Synchronized SBUs Bore Below Mississippi River: Multi-Tasking Auger Bores Move Muck For Force Main

July 2012, Vol. 67, No. 7
The 72-inch diameter Robbins Motorized SBU used in Clinton, IA, was the largest diameter machine of this type ever made.

Choosing equipment
Testing of the 395-foot crossing below Highway 67, the busiest roadway in the area, revealed a mixed face of silty, watery sand, clay and 10,000 psi UCS hard rock. “We opted to use SBU technology, even though other contractors said it could only be done with microtunneling. They thought this because of geology rather than crossing lengths,” said Keefe. Additionally, strict line and grade requirements were required to link up to the rest of the force main -- within six inches of line and two inches of grade, thus requiring a machine that was highly accurate. The company owned a Robbins 36-inch diameter SBU-A, and had leased several SBUs on at least a dozen projects over 15 years. “We were looking for the right project to use the SBU-M, and with the mixed ground, tight tolerances and longer length, we thought this would be the perfect opportunity,” said Keefe.

The contractor opted for a Robbins 72-inch diameter Motorized Small Boring Unit (SBU-M) with mixed ground cutterhead, used in conjunction with a 60-inch auger boring machine. The 72-inch machine, the largest SBU-M yet built, would install steel casing of the same diameter to allow room for three bundled force mains -- two 18-inch lines and one 24-inch line -- as the carrier pipe. “The ability to expedite the owner’s schedule by using the SBU-M and SBU-A simultaneously with a TBM was a big advantage for us,” continued Keefe.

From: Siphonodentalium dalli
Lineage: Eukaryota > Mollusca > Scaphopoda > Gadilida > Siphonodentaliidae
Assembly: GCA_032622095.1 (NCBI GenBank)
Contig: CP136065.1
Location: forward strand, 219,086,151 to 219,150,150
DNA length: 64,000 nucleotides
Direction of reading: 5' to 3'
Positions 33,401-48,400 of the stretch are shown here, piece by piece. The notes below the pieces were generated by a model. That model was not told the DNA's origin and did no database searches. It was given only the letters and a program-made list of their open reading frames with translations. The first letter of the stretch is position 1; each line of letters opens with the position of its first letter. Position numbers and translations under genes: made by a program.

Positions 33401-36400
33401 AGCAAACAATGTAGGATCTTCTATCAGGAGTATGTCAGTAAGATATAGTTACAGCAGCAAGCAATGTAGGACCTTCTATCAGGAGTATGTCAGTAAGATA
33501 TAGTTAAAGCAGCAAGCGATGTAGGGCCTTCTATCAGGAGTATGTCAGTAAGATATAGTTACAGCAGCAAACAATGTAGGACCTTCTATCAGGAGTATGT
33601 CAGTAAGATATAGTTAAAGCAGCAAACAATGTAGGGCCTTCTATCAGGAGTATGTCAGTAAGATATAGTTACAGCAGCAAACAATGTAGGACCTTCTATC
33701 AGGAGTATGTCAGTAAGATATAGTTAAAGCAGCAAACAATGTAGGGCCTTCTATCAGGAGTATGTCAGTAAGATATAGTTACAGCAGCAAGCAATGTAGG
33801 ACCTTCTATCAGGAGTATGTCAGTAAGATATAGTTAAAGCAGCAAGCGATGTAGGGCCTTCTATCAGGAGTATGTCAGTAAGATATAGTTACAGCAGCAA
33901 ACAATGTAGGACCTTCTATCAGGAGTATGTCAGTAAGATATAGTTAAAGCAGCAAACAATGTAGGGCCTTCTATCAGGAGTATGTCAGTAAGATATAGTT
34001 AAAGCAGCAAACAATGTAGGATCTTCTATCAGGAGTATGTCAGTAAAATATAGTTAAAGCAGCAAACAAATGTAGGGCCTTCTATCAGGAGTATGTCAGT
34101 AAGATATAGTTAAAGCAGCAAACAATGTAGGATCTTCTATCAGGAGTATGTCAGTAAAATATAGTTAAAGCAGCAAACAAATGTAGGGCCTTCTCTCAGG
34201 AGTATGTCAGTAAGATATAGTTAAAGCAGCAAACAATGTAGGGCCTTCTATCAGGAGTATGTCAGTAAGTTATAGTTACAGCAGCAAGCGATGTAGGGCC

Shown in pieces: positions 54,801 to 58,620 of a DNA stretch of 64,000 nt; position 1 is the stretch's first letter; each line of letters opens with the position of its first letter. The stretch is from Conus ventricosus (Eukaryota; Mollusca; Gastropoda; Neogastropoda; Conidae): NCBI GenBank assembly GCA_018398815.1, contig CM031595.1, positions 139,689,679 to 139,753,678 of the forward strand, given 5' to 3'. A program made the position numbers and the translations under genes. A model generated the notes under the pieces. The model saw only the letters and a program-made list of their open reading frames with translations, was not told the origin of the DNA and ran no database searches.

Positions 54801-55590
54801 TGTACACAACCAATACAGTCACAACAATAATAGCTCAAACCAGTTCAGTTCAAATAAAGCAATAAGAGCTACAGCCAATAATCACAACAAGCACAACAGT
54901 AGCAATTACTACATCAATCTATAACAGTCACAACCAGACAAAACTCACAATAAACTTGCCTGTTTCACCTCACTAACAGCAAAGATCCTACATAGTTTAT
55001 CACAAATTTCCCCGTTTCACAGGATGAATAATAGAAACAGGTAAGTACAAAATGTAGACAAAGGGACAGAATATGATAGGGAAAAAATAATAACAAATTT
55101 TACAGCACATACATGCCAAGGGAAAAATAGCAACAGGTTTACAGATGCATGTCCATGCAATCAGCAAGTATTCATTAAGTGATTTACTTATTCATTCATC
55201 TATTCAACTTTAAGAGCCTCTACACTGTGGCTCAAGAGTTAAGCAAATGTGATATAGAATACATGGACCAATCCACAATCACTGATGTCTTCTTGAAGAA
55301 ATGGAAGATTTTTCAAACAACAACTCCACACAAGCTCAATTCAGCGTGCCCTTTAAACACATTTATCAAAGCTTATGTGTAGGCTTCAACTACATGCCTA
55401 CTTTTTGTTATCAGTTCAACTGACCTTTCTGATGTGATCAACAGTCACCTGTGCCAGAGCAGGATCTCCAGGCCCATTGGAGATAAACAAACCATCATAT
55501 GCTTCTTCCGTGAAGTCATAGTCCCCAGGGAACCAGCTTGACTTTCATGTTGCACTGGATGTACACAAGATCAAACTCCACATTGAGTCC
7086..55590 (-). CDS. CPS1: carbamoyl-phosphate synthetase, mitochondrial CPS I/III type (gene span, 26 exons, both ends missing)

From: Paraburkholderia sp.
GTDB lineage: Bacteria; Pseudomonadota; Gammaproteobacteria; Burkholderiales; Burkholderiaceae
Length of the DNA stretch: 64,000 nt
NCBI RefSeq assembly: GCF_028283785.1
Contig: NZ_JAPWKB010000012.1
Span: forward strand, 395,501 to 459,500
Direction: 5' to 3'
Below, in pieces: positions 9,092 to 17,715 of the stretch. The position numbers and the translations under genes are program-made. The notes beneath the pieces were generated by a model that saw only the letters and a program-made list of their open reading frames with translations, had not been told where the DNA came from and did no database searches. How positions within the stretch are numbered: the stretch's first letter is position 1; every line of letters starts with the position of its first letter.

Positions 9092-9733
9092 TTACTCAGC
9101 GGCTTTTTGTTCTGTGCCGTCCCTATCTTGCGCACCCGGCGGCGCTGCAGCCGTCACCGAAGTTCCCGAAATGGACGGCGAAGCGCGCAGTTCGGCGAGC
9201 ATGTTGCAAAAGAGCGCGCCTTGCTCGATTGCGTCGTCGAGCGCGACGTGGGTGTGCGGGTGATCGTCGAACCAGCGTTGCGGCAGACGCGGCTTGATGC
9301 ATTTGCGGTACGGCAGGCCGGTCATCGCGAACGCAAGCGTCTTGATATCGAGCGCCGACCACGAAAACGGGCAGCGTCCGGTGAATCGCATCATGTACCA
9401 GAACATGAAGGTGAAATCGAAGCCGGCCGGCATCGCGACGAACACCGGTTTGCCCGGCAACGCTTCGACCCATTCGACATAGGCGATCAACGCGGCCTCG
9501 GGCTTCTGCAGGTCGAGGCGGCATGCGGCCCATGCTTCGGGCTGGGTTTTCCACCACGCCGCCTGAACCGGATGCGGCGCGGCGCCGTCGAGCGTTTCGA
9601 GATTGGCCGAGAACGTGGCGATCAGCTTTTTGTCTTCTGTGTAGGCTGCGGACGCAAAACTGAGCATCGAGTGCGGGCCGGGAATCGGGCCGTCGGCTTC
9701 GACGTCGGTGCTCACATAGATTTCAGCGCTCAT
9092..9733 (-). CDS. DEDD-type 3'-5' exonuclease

Excavation with the 72-inch SBU-M began on Jan. 3, 2012, from a 25-foot deep launch pit. Crews encountered an unexpectedly long drive of hard clays about 15 feet into the bore, but were able to keep mining through the clays by adding water through the cutterhead. “We started with a vacuum assist for spoil removal, but when we got into the clay right away, we had better success when we stopped and switched out to the auger,” said Keefe.

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The L.J.Keefe crew celebrates the successful completion of a 395-foot highway crossing to nearly exact line and grade.

“The main challenge while in the clays was in getting that softer ground material out without contaminating the cutting discs. We not only added water through the cutterhead, but also to the casing itself, up in front, to make sure the material kept coming through,” said Steve Lilo, operator/foreman of the SBU-M for L.J. Keefe.